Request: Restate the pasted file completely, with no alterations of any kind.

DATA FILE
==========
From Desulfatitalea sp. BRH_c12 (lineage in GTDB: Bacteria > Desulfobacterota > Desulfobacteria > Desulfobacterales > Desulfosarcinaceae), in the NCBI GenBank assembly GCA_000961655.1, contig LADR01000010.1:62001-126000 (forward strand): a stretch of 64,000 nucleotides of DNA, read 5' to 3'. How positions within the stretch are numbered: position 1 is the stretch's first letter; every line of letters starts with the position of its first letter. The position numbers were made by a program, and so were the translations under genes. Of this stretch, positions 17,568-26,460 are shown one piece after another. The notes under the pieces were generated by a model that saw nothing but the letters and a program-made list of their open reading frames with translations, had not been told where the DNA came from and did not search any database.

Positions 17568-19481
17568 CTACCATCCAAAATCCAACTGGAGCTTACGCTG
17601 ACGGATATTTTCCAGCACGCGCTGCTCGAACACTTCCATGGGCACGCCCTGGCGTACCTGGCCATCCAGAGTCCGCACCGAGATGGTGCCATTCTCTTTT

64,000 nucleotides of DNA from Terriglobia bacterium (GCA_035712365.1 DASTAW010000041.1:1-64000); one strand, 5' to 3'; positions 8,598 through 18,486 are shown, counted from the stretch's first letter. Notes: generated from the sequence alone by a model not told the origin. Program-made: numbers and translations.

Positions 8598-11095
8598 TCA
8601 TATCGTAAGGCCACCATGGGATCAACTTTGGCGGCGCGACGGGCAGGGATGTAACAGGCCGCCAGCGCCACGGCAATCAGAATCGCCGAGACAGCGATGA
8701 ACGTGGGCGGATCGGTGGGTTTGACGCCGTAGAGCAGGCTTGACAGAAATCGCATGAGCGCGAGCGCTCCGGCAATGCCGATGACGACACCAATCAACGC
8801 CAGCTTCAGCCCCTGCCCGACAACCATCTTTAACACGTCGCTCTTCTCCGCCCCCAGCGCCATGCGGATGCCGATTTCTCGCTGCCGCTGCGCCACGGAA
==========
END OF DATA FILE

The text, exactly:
From Desulfatitalea sp. BRH_c12 (lineage in GTDB: Bacteria > Desulfobacterota > Desulfobacteria > Desulfobacterales > Desulfosarcinaceae), in the NCBI GenBank assembly GCA_000961655.1, contig LADR01000010.1:62001-126000 (forward strand): a stretch of 64,000 nucleotides of DNA, read 5' to 3'. How positions within the stretch are numbered: position 1 is the stretch's first letter; every line of letters starts with the position of its first letter. The position numbers were made by a program, and so were the translations under genes. Of this stretch, positions 17,568-26,460 are shown one piece after another. The notes under the pieces were generated by a model that saw nothing but the letters and a program-made list of their open reading frames with translations, had not been told where the DNA came from and did not search any database.

Positions 17568-19481
17568 CTACCATCCAAAATCCAACTGGAGCTTACGCTG
17601 ACGGATATTTTCCAGCACGCGCTGCTCGAACACTTCCATGGGCACGCCCTGGCGTACCTGGCCATCCAGAGTCCGCACCGAGATGGTGCCATTCTCTTTT

64,000 nucleotides of DNA from Terriglobia bacterium (GCA_035712365.1 DASTAW010000041.1:1-64000); one strand, 5' to 3'; positions 8,598 through 18,486 are shown, counted from the stretch's first letter. Notes: generated from the sequence alone by a model not told the origin. Program-made: numbers and translations.

Positions 8598-11095
8598 TCA
8601 TATCGTAAGGCCACCATGGGATCAACTTTGGCGGCGCGACGGGCAGGGATGTAACAGGCCGCCAGCGCCACGGCAATCAGAATCGCCGAGACAGCGATGA
8701 ACGTGGGCGGATCGGTGGGTTTGACGCCGTAGAGCAGGCTTGACAGAAATCGCATGAGCGCGAGCGCTCCGGCAATGCCGATGACGACACCAATCAACGC
8801 CAGCTTCAGCCCCTGCCCGACAACCATCTTTAACACGTCGCTCTTCTCCGCCCCCAGCGCCATGCGGATGCCGATTTCTCGCTGCCGCTGCGCCACGGAA